Next December, 28-year-old Sofia Deambrosi and her three Bristol Gulls teammates, Chloe Juyon, Lorna Carter and Sarah Hunt, will embark on one of the world’s toughest endurance challenges: the Talisker Whiskey Atlantic row – covering 3000 nautical miles from La Gomera in the Canaries across the Atlantic to Antigua.
The all-female Bristol Gulls are planning to row as sustainably as possible, with race partners chosen for their eco credentials and a new eco boat designed by Rannoch to have less impact on the environment. They are also raising money for the RNLI and Clean-Up Bristol Harbour through their row.
With a year to go, skipper Sofia tells me about her endurance sport background, the challenges that await the team and how they’re focused on building strength and lifting heavy until their boat arrives in May 2020.
Tell me about your background – have you much experience in endurance sport?
At school, I loved sports and I played hockey, practised karate, and I was part of the athletics team – long jump, high jump, sprinting, relay – but my biggest thing was cross country running. I loved it, and my coaches at school really invested a lot of time in me. I think I first discovered the ‘pain cave’ when sprinting the last 200m to the end of a 2km race; when you think there is nothing left to give, you find that there always is.
Karate did a lot for my mental resilience and I spent a lot of time on the floor, getting taken down by taller and stronger men, but always proving I could stand back up and keep going, regardless of how battered I was. I developed pride for whatever I did and it made me the person I am today. If I compete and I don’t win, it’s because the opposition is just better or more prepared and they truly deserve it; never because I gave up or didn’t give every single thing I had.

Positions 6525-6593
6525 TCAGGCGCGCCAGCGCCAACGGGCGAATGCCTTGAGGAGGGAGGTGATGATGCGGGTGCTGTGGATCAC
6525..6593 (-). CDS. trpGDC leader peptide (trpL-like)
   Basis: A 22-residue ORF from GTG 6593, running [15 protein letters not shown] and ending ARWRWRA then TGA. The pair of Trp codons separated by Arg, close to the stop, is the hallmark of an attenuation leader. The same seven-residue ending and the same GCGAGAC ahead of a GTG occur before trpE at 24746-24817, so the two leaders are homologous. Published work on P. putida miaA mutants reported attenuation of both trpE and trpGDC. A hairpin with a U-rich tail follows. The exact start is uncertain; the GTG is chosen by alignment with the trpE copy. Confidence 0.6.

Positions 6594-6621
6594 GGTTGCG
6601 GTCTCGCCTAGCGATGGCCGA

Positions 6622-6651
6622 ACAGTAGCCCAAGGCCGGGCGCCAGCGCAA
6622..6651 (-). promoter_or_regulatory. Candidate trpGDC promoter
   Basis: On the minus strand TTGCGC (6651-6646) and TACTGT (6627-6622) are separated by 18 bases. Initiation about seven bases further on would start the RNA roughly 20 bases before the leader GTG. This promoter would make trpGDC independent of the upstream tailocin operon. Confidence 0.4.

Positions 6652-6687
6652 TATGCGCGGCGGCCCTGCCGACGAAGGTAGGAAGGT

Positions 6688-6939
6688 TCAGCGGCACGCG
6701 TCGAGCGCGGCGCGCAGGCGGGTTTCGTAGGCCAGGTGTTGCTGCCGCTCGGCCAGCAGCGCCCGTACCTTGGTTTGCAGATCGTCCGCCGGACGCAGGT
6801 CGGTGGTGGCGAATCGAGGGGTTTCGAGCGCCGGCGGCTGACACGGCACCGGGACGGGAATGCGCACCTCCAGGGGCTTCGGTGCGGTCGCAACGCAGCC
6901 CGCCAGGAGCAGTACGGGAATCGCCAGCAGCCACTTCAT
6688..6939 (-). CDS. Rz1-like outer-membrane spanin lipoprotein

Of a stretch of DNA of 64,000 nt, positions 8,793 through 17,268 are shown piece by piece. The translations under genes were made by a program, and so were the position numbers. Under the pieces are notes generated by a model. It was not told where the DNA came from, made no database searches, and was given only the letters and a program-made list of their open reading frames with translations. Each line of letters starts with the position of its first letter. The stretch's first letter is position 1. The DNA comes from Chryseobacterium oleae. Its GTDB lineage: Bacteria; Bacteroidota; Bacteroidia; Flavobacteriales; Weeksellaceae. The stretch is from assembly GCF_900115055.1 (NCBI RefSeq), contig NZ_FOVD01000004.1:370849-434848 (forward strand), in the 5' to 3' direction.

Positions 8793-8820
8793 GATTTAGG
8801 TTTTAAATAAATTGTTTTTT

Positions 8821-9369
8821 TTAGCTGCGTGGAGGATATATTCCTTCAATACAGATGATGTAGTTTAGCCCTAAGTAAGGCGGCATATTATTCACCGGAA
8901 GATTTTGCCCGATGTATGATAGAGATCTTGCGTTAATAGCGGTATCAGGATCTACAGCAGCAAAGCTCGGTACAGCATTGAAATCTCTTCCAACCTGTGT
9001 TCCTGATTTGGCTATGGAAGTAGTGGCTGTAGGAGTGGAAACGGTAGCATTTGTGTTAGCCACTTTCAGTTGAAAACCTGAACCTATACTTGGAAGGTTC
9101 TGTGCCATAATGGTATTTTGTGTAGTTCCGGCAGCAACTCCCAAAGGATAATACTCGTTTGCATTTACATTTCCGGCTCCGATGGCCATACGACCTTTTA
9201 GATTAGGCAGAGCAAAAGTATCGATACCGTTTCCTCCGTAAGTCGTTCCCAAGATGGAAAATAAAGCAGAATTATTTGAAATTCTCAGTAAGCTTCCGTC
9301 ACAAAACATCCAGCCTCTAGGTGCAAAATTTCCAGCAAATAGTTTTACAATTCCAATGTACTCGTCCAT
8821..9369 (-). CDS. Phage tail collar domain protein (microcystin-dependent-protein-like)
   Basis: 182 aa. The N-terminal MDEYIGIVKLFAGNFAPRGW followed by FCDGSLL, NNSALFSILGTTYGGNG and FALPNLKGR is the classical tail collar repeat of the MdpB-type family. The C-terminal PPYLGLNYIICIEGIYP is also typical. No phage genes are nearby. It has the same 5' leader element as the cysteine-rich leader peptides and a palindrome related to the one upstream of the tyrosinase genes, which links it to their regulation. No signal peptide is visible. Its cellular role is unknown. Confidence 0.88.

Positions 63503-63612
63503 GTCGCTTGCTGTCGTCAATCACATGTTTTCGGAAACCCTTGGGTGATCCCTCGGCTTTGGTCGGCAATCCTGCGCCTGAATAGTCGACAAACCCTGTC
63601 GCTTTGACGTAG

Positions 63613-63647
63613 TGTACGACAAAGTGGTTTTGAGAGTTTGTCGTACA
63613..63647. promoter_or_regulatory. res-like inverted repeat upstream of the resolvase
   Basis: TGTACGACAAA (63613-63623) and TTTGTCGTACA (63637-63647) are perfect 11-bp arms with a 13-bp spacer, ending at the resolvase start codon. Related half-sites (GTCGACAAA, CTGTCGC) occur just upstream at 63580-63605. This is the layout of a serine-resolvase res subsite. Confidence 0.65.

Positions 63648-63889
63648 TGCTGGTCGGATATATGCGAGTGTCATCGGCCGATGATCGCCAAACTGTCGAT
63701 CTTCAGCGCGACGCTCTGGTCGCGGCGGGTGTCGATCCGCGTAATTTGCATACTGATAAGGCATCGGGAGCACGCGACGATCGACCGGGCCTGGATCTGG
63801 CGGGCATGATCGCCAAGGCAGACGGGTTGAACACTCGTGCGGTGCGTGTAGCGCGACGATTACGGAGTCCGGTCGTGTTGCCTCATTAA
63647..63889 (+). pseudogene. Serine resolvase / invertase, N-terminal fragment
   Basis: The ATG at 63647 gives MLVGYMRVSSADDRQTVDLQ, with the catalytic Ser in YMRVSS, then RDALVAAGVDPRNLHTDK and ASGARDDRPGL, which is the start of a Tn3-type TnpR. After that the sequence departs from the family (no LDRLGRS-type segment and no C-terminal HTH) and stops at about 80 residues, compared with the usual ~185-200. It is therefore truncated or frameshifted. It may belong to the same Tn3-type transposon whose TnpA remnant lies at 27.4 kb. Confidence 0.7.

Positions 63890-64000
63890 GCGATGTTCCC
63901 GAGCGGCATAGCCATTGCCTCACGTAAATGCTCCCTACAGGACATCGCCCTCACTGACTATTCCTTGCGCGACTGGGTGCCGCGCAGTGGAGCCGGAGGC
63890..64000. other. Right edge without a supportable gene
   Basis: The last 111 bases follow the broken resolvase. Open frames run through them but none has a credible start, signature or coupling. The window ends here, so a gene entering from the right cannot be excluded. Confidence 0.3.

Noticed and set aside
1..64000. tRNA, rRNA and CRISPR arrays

How did you discover rowing, and have you done any endurance-based challenges before?
I discovered rowing at university in Exeter and when I moved to Bristol after University, the City of Bristol rowing club became my second home. I took up CrossFit at the end of 2017 at Valesco CrossFit, which helped me redevelop some strength and conditioning, and it’s where I met some amazingly committed and inspiring people.
I have never done a challenge of this calibre before. I’ve cycled from Bristol to Amsterdam and did the UK three peaks challenge, cycling in between the peaks, which was tough but good fun. Funnily enough, the moments of pain that really stayed with me have been 2k tests on the erg and rowing down the Henley course, both of which are shorter challenges, but you are hanging on for dear life from the go until the very end.
What kind of physical training are you doing to prepare for the Atlantic row?
The training we need is mainly strength and conditioning. We need to get to the race injury-free with strong cores and with an extra little bit of weight that we can afford to lose – ideally in the form of muscle! We’re working with Bristol Physio to identify our individual areas of weakness and the amazing Luke Brewster is developing strength and conditioning programmes for each of us based on this.
We’re getting our Eco Boat in May 2020, and from then on will be training on the water. We’re planning a couple of multiple-day rows to help us get to know the boat and allow us to practice shift-rowing and resting. I row as part of a squad at City of Bristol, but this is river rowing, in narrow boats – very different to ocean rowing. However, it means that most of my current training is endurance based. I will slowly be blending in more of the strength and conditioning into my training from early 2020.
How much time do you spend on the water rowing vs in the gym?
The gym is the main place for training for the ocean race. Weights and ergo (rowing machine), day in, day out. Time on the water will come once we have our boat. I train a lot at Valesco CrossFit, even when I have to erg. The Valesco community makes you want to be better and push yourself in every workout and I love training with them, even if my training is just to sit on the erg for an hour on my own. I like doing it in there while other people around me are sweating away with me!